Nonprofit sells pickles to help raise money for ALS research
WEST ORANGE, N.J. (AP) A man with Lou Gehrig's disease is using his passion for making pickles to help fight for a cure.
Arthur Cohen was diagnosed with the disease, also called amyotrophic lateral sclerosis, or ALS, three years ago at age 58.
WABC-TV reports despite losing the ability to walk and talk he's raised $200,000 for ALS research by selling pickles through his nonprofit, Pickals, spelled P-I-C-K-A-L-S.
''Pickals is my silver lining,'' Cohen said, using a text-to-speech program on his computer. ''It's given purpose to my second act. I'm so lucky to be able to do this.''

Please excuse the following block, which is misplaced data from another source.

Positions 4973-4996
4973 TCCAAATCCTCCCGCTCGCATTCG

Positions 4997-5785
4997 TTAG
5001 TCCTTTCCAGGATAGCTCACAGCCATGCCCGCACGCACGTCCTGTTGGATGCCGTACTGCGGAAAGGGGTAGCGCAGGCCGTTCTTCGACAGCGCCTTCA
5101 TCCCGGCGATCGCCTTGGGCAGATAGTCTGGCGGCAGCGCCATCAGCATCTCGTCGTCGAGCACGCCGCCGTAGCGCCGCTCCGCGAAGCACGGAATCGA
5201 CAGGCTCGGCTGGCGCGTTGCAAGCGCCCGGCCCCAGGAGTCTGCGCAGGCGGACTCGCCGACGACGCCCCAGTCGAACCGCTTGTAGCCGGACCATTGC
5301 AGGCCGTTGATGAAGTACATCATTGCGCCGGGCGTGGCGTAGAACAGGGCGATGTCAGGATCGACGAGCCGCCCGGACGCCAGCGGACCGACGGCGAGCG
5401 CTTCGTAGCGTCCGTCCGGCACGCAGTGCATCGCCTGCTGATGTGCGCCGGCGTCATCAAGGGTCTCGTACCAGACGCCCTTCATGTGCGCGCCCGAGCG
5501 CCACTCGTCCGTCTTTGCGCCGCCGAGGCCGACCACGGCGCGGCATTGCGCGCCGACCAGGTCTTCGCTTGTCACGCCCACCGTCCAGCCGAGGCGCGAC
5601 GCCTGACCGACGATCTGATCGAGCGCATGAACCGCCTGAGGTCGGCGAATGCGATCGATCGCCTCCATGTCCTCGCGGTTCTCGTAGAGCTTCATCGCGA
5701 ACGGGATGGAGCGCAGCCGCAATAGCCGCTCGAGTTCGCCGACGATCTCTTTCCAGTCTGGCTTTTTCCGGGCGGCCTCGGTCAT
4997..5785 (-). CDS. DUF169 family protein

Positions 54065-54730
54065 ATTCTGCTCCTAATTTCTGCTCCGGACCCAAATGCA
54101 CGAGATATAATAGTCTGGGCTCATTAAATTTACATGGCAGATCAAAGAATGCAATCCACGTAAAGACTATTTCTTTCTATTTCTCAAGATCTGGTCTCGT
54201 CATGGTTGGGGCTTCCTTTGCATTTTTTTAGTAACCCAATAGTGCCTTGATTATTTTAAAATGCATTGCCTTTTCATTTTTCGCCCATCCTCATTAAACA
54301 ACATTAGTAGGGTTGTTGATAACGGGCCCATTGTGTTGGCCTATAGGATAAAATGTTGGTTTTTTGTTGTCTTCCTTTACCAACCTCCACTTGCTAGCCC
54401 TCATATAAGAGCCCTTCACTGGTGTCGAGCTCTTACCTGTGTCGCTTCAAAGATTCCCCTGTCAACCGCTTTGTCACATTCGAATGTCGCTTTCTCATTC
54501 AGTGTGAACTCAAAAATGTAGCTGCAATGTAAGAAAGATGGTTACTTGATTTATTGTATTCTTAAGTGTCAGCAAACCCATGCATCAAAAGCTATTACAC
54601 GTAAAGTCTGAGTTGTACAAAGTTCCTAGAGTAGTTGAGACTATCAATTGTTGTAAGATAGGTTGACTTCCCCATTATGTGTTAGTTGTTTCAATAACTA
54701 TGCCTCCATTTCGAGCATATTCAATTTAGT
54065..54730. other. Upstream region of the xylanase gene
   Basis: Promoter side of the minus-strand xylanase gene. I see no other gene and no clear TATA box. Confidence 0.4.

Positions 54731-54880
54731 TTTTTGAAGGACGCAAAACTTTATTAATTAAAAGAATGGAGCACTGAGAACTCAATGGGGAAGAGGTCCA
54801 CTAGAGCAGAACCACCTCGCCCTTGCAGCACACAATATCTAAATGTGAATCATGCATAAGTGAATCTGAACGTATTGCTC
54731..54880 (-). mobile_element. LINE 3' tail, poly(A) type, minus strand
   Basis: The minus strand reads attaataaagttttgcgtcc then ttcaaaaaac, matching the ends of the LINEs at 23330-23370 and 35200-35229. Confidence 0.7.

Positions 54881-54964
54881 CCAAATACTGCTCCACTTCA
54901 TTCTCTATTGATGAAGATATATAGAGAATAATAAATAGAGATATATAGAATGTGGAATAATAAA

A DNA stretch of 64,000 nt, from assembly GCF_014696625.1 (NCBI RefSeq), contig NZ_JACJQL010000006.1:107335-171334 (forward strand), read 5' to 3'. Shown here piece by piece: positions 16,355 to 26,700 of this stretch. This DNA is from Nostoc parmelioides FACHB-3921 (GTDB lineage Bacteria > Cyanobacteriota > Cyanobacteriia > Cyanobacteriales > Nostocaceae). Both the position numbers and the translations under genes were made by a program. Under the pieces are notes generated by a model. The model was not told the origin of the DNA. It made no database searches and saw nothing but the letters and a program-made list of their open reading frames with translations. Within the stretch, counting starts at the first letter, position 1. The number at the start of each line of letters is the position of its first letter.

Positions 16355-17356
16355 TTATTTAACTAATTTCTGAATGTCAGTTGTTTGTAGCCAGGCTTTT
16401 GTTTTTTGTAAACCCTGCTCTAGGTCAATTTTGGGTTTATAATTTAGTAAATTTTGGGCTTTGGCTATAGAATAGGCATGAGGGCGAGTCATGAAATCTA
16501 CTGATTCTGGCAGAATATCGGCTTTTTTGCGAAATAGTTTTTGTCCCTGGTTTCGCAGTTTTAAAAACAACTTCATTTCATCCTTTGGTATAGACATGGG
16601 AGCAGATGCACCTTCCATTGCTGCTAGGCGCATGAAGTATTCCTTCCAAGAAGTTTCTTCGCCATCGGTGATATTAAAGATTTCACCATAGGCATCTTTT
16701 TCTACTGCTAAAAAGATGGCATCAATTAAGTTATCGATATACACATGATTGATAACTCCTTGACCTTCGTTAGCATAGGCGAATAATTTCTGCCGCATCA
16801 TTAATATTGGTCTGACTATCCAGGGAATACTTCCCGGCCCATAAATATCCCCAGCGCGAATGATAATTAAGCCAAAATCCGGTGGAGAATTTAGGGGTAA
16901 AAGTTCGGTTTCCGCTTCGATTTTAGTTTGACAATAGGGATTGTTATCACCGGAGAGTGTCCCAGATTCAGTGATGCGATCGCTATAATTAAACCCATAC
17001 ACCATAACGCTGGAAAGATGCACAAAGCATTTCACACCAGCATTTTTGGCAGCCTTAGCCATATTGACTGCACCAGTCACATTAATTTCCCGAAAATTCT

Cohen first made pickles in his Maplewood kitchen but moved the operation to a local factory when demand rose. His friend David Sirianni said people started selling the pickles in their stores.
''The money then started going to make other people's lives better,'' Sirianni said.
There's no known cure for the disease, and most people die within a few years of being diagnosed.
The disease is named for New York Yankees legend Lou Gehrig, a famously durable first baseman who played in 2,130 consecutive games and earned the nickname The Iron Horse.
Gehrig retired from baseball after his diagnosis at age 36. In his farewell speech, he acknowledged his disease as a ''bad break'' but declared himself ''the luckiest man on the face of the earth.'' He died two years later, in 1941.
Cohen said it's time to find a cure.
''It's been over 75 years since Lou Gehrig's speech,'' Cohen said. ''This has got to stop. If it means bringing the world bad breath with my pickles, so be it.''